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Monthly Archive:: October 2012

ABC Show Day 3: A Little Baby Trend, Some Nuna, A Pinch of Clek, Throw in Combi and . . .

Baby Trend

Baby Trend, Baby Trend, what can we say? Hmmm, not much. They swore us to secrecy. BT doesn’t like to keep their customers waiting for their products, so we honestly can’t say much or they’ll peg us with really wet spitballs. They have some new fashions, for sure—very pretty. OK. Just be on the lookout for something new and old at the same time. But it’s revolutionary. There. That’s it. We really don’t want to be picking spitballs out of our hair.

      

Nuna

And then another little company came along and surprised us. Nuna is a Dutch company with lots of Euro styling. The PIPA (pronounced Pippa, like Pippa Middleton), was released in Europe last spring and they brought it to the show to make us drool. With rigid LATCH, a solid lockoff for seatbelt installs, and a load leg, the base installs easily and the infant seat is light (7.7 lbs.) with an aluminum handle that can be in any position in the vehicle. The release handle for the infant seat is on the base, which keeps that carrier nice and light. The canopy unzips to allow a thin SPF-rated “DreamDrape” cover to come all the way down to attach with magnets near the baby’s feet. Indicators on the base tell you when the seat is snapped onto the base. Keep in mind that the photos you see here are of the Euro carrier and the base is in early PROTOTYPE stage and will change. Expect to see PIPA by the end of next year. Let’s hope they keep the red—it’s simply to die for, dahling!

        

 

Combi

Combi is working on a Cocorro adapter for their new Catalyst stroller. It’s a pretty cool stroller. Oh, and we saw a red cover on the Cocorro!

They also had a Japanese seat there called the MGT. Sometimes they bring things like that over so maybe it’ll come, maybe not. But it went from 5-65 lbs. And it had the smallest egg crate foam under the bum area I’ve seen. Let’s call it parakeet egg crate foam and it was on top of EPS foam.

 

Clek

Seems we just can’t leave Clek alone. Sorry! They were able to get the Foonf rated to 50 FIFTY cinquante pounds REAR-FACING! Can’t seem to shout that any louder, lol. WOW! We know that just made your day. Another piece of news is that in some of the tweaks they made to the shell during finalizing the seat, they moved the crotch strap to keep it from interfering with the rf belt path. Here’s a picture showing measurements ’cause we know you also live for pictures.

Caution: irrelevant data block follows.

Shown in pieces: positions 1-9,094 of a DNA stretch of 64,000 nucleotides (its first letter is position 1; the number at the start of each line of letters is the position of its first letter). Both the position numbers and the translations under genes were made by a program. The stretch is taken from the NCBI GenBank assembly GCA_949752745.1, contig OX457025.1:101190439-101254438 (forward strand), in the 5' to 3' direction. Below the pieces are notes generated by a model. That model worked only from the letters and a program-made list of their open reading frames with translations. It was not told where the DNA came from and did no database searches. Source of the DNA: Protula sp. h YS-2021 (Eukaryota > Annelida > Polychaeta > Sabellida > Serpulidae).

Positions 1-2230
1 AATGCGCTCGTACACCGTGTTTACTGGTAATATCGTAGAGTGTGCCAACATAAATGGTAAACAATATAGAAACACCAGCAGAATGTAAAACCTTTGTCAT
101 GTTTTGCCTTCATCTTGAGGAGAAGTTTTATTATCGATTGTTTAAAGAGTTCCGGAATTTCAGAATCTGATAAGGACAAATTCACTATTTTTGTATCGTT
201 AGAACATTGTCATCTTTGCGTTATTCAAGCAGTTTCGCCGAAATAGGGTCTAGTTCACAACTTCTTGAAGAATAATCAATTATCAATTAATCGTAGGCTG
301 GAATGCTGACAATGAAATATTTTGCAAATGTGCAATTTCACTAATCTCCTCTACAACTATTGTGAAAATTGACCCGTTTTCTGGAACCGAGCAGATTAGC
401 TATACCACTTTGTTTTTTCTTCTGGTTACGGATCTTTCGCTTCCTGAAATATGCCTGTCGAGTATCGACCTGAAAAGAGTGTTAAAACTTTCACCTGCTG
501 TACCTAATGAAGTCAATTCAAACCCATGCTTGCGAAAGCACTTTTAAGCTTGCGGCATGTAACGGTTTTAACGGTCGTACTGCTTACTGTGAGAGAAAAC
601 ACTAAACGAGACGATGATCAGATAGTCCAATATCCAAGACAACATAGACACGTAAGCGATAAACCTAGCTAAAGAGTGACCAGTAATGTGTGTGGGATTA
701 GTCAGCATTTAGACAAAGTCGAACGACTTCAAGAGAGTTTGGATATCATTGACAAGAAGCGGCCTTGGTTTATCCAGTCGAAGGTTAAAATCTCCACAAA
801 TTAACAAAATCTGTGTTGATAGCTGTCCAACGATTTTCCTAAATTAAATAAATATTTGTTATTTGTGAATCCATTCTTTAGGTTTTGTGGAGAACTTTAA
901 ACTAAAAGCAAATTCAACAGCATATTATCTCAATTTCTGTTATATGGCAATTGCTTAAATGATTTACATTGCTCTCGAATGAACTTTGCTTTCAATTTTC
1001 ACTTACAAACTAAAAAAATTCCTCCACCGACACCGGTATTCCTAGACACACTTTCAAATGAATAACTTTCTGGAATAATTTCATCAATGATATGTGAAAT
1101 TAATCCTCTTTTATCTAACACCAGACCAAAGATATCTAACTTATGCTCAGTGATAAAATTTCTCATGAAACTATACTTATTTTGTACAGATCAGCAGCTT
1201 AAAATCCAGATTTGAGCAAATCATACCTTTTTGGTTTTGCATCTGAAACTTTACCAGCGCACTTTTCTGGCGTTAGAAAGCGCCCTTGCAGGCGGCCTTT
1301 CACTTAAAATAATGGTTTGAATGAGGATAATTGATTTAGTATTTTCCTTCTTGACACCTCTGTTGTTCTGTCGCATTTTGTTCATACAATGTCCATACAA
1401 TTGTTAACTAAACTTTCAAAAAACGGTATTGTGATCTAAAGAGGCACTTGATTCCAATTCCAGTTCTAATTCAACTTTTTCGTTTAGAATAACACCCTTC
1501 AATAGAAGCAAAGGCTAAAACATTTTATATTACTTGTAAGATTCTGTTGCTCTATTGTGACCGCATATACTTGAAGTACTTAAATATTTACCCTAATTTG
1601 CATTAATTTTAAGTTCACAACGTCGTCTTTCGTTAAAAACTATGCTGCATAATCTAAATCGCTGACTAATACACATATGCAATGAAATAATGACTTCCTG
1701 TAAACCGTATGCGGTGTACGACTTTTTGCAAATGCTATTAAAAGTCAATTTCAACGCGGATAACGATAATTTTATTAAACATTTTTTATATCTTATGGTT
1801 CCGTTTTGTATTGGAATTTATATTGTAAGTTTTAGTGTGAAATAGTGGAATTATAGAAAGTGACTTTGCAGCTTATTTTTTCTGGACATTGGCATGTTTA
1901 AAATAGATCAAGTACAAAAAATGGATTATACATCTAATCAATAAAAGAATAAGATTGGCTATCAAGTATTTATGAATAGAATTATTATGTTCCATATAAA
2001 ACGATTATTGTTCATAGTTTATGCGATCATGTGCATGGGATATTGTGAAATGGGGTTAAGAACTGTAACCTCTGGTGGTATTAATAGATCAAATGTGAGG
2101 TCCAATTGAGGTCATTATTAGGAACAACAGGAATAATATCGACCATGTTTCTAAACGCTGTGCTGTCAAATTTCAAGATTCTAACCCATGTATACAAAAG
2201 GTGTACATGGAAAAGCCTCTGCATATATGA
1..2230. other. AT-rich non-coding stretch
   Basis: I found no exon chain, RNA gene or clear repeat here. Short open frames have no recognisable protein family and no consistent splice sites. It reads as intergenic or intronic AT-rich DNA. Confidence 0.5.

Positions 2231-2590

SnoozeShade

Remember the SnoozeShade infant seat cover review I did back in June? They have a newer version coming out in March,  just in time for next summer. It has a large pull-down flap for easier access to baby and a zip across the top still allows you to check quietly to see if baby is snoozing or awake.

 

ABC Show Day 2: Chicco and Clek

We’re here after Day 2 at the 2012 ABC Show and it’s been another long, hard, tough day as you know if you’ve been following us on Facebook. We thank all the manufacturers who have given us their valuable time and lent us their ears to bend so far to show us great products!

Chicco NextFit 

5-40 lbs. rf
22-65 lbs. ff
Up to 50″ tall

This brand new convertible seat from Chicco has dropped the “65″ from the name and will be the plain ol’ NextFit, though there’s nothing plain about it. Where do we start? OK, let’s start with the–count ‘em–9 recline positions for rear- or forward-facing. This will be an excellent seat for special needs kids who need recline! Since rear-facing kiddos will be allowed to rf to within 1″ of the top of the headrest (with an overall 50″ height limit to the

carseat), those 9 recline positions will come in handy for putting older rfers more upright. For the young baby, there is an infant cushion to fit newborns to 11 lbs. so they fit to the bottom slots. A 2 position crotch strap is available for the child’s comfort.

Top slots measure 17.5″ with 25-26″ to the top of the headrest. Nice lockoffs are available for seatbelt installations, but who wants to do that if you have LATCH available? Really, use the SuperCinch LATCH tightening system on this seat. We’ll show you in a video how it works. If I can do it with my poor phone-traumatized fingers, anyone can! It has a steel frame and EPS foam.

*In this video, I show installation by attaching one lower LATCH connector at a time. Both connectors should be attached before pulling slack from the first. Then, pulling the slack from the second will be like slicing a piece of ice cream cake with a hot knife ;).

 

  

Harness height adjusts from the front AND as the harness gets higher up, guess what gets wider? Should we hold a contest? Nah. Too easy. The harness gets wider to accommodate the bigger kid. Nice! Also, the 2 position chest clip expands for larger ff children.

  

Canadians, we do love you! It’s coming up your way, but you’ll have to wait awhile. No date given.

$279

    

Clek

There’s a funny story behind Clek and some duct tape. Really, trade shows bring out the worst in some people (Darren!).